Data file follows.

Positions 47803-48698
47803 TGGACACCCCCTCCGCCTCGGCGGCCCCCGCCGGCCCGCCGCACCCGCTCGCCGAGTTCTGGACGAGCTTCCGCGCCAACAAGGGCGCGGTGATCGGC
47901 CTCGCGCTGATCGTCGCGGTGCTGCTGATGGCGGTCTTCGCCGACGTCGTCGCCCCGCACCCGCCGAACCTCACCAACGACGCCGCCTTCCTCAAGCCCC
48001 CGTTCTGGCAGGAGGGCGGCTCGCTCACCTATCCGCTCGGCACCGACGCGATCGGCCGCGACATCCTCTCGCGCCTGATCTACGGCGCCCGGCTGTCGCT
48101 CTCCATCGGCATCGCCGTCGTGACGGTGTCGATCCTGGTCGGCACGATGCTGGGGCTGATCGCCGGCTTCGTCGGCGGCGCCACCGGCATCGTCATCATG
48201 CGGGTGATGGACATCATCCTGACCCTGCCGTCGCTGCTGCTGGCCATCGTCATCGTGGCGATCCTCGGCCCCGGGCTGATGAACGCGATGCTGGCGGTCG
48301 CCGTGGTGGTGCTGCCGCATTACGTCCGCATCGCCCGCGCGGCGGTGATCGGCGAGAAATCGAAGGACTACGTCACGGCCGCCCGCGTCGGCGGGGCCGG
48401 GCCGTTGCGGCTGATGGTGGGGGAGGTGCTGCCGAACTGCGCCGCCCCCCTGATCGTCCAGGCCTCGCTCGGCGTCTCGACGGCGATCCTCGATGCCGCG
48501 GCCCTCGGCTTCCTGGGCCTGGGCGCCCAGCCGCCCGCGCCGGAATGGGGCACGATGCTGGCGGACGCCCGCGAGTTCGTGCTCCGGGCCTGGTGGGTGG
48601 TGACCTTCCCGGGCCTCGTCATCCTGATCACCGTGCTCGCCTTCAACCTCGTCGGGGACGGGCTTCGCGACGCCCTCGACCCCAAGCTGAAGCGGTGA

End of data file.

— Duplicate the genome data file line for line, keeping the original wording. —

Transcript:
Positions 47803-48698
47803 TGGACACCCCCTCCGCCTCGGCGGCCCCCGCCGGCCCGCCGCACCCGCTCGCCGAGTTCTGGACGAGCTTCCGCGCCAACAAGGGCGCGGTGATCGGC
47901 CTCGCGCTGATCGTCGCGGTGCTGCTGATGGCGGTCTTCGCCGACGTCGTCGCCCCGCACCCGCCGAACCTCACCAACGACGCCGCCTTCCTCAAGCCCC
48001 CGTTCTGGCAGGAGGGCGGCTCGCTCACCTATCCGCTCGGCACCGACGCGATCGGCCGCGACATCCTCTCGCGCCTGATCTACGGCGCCCGGCTGTCGCT
48101 CTCCATCGGCATCGCCGTCGTGACGGTGTCGATCCTGGTCGGCACGATGCTGGGGCTGATCGCCGGCTTCGTCGGCGGCGCCACCGGCATCGTCATCATG
48201 CGGGTGATGGACATCATCCTGACCCTGCCGTCGCTGCTGCTGGCCATCGTCATCGTGGCGATCCTCGGCCCCGGGCTGATGAACGCGATGCTGGCGGTCG
48301 CCGTGGTGGTGCTGCCGCATTACGTCCGCATCGCCCGCGCGGCGGTGATCGGCGAGAAATCGAAGGACTACGTCACGGCCGCCCGCGTCGGCGGGGCCGG
48401 GCCGTTGCGGCTGATGGTGGGGGAGGTGCTGCCGAACTGCGCCGCCCCCCTGATCGTCCAGGCCTCGCTCGGCGTCTCGACGGCGATCCTCGATGCCGCG
48501 GCCCTCGGCTTCCTGGGCCTGGGCGCCCAGCCGCCCGCGCCGGAATGGGGCACGATGCTGGCGGACGCCCGCGAGTTCGTGCTCCGGGCCTGGTGGGTGG
48601 TGACCTTCCCGGGCCTCGTCATCCTGATCACCGTGCTCGCCTTCAACCTCGTCGGGGACGGGCTTCGCGACGCCCTCGACCCCAAGCTGAAGCGGTGA